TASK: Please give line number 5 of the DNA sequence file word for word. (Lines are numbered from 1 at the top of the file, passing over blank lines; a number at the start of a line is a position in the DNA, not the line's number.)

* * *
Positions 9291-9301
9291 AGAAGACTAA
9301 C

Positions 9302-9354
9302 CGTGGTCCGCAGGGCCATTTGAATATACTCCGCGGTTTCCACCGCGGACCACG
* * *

9302 CGTGGTCCGCAGGGCCATTTGAATATACTCCGCGGTTTCCACCGCGGACCACG